Another nail in the Ursa Mini coffin (at least in my view), yesterday in forum discussions about corrupt clips it came to light that Ursa Minis no longer officially support Windows 7 and it was heavily implied reading Ursa footage on Windows 7 could possibly lead to clips becoming corrupted, due to the way Firmware 4's file system works. 

https://forum.blackmagicdesign.com/viewtopic.php?f=2&t=53174

And thus I have completely stopped considering a Blackmagic product as the successor to BMCC. Time to look elsewhere.

Why do you still use Windows 7 anyway? That OS came out in 2009 it's 2016 already. Upgrade.

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2 hours ago, Cassius McGowan said:

Why do you still use Windows 7 anyway? That OS came out in 2009 it's 2016 already. Upgrade.

Indeed. Windows 7 doesn't even support USB 3.0, a sheer necessity when transferring camera raw files. Conservative folks who prefer to stick with older yet proven OS technology shouldn't expect that it will work with bleeding edge video technology that requires every bit of hardware and OS performance. Upgrading to a newer Windows version is a necessity if one wants to work with Resolve and a highly GPU-accelerated workflow. For a Windows 7 system, better work with software like Avid and Premiere, and cameras like the C300.

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6 minutes ago, cantsin said:

Indeed. Windows 7 doesn't even support USB 3.0, a sheer necessity when transferring camera raw files. Conservative folks who prefer to stick with older yet proven OS technology shouldn't expect that it will work with bleeding edge video technology that requires every bit of hardware and OS performance. Upgrading to a newer Windows version is a necessity if one wants to work with Resolve and a highly GPU-accelerated workflow. For a Windows 7 system, better work with software like Avid and Premiere, and cameras like the C300.

Wrong. USB 3.0, or any other piece of hardware, has nothing to do with the OS, but rather its own unique driver from its original manufacturer. With regards to USB 3.0, it has to do with the motherboard and the motherboard's drivers. If you install the drivers for your motherboard correctly, USB 3.0/3.1 works perfectly fine on Windows 7.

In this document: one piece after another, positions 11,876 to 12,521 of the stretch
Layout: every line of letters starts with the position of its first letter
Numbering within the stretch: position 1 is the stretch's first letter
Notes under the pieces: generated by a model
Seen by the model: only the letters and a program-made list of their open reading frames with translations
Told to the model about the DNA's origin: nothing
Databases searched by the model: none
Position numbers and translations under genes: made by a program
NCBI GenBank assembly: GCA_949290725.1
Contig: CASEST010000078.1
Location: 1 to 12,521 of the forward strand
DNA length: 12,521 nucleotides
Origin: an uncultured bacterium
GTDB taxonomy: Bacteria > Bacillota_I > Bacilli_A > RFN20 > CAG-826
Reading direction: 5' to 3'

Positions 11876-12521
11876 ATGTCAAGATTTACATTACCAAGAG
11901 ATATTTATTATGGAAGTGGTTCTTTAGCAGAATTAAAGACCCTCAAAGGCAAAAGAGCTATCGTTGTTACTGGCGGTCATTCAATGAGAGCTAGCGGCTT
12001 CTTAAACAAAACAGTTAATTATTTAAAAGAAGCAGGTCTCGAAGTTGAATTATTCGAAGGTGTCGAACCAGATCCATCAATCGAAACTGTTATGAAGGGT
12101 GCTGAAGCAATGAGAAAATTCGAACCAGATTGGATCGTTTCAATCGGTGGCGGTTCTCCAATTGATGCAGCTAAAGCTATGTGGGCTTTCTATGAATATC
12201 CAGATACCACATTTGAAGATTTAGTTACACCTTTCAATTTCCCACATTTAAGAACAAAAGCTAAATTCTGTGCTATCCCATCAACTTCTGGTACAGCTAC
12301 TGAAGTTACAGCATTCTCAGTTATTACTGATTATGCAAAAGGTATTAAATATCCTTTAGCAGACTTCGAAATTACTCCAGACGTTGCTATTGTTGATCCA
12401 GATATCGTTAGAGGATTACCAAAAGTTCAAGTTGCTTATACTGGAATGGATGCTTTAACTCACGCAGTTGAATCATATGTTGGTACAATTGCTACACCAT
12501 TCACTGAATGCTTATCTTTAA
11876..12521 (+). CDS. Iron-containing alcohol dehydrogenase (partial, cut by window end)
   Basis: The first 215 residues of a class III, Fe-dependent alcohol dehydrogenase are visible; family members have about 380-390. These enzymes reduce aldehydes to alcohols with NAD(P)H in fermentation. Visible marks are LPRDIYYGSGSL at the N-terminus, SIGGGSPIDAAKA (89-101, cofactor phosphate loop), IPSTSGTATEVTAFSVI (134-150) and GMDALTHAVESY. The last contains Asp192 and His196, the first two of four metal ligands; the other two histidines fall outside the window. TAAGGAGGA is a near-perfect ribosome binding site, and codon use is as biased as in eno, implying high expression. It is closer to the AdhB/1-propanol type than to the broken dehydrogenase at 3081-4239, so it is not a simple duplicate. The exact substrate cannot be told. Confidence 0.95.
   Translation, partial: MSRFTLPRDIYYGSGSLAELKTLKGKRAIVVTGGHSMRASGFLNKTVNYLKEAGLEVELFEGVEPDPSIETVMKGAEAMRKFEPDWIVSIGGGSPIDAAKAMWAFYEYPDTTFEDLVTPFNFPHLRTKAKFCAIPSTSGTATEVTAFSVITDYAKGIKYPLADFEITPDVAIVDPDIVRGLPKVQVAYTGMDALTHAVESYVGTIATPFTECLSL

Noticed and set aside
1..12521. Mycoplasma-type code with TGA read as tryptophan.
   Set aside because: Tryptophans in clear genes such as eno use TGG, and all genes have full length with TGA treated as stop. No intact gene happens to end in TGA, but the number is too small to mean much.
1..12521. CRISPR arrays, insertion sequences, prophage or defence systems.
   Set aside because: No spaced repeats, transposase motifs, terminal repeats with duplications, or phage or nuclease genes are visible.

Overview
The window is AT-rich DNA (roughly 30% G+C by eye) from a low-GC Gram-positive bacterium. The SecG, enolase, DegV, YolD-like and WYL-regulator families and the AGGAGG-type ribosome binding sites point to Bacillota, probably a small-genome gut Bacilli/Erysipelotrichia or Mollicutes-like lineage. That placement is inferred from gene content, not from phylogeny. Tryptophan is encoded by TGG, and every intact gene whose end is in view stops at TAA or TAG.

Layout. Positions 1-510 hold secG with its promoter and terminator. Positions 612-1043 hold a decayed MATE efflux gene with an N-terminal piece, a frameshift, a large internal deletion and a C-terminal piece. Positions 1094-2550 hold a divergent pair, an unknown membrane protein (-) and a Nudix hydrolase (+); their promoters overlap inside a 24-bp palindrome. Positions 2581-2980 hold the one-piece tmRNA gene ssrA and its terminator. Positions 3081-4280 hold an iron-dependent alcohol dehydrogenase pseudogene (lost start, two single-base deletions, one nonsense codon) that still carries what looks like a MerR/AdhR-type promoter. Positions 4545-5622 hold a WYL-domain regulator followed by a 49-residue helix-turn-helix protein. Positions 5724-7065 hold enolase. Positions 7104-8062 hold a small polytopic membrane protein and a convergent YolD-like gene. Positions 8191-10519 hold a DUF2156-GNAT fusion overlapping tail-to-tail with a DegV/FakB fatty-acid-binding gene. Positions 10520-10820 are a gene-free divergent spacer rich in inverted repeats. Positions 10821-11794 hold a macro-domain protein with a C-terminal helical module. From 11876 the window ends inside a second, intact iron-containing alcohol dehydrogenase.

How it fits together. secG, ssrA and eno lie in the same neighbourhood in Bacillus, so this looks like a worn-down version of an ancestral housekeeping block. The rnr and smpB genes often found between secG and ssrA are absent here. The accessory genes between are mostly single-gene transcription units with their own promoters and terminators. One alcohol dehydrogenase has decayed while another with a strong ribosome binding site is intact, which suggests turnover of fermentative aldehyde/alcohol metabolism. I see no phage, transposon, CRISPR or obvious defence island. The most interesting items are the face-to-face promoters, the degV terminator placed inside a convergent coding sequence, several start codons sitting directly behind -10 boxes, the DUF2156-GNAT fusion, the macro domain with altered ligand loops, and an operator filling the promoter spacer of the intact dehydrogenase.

The reason many people use Windows 7, like myself, is due to its stability, simple GUI, and extensive service packs/updates.

Personally, I use Windows 7 64Bit as it can address up to, theoretically, 256TB of RAM (I have 64GB installed). In contrast, 32Bit operating systems can only address up to 4GB of RAM. Hence, a system running Windows 7 64Bit, with, say, only 8GB RAM installed, would trounce a system running Windows 10 32Bit with 4GB installed regarding memory management and overall efficiency.

Also, you are wrong again regarding video performance. Video performance has nothing to do with the OS either. It has do with how many CUDA Cores/Stream Processors your GPU has, the size, speed and bandwidth of its on-board RAM (i.e. 128bit, 192bit, 256bit, 384bit, 512bit), your GPU driver set, and whether or not your NLE supports CUDA/Stream Processing.

Windows 7 64Bit can handle any NLE. And it will for a long time. There is no need to upgrade to Windows 10, nor do I recommend it personally if your main concern is stability and memory management.

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Well, if you are comparing the 64bit edition of Windows 7 to the 32bit edition of Windows 10, you're comparing apples to oranges. Of course I was referring to the 64bit version of Windows 10. And Resolve won't run on Windows 7. With a Blackmagic Camera, you buy into a software/hardware ecosystem consisting of the camera and Resolve. It simply makes no sense using this when you're on Windows 7 - just as it makes no sense to use an end-to-end ProRes workflow without a Mac.

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37 minutes ago, cantsin said:

Well, if you are comparing the 64bit edition of Windows 7 to the 32bit edition of Windows 10, you're comparing apples to oranges. Of course I was referring to the 64bit version of Windows 10. And Resolve won't run on Windows 7. With a Blackmagic Camera, you buy into a software/hardware ecosystem consisting of the camera and Resolve. It simply makes no sense using this when you're on Windows 7 - just as it makes no sense to use an end-to-end ProRes workflow without a Mac.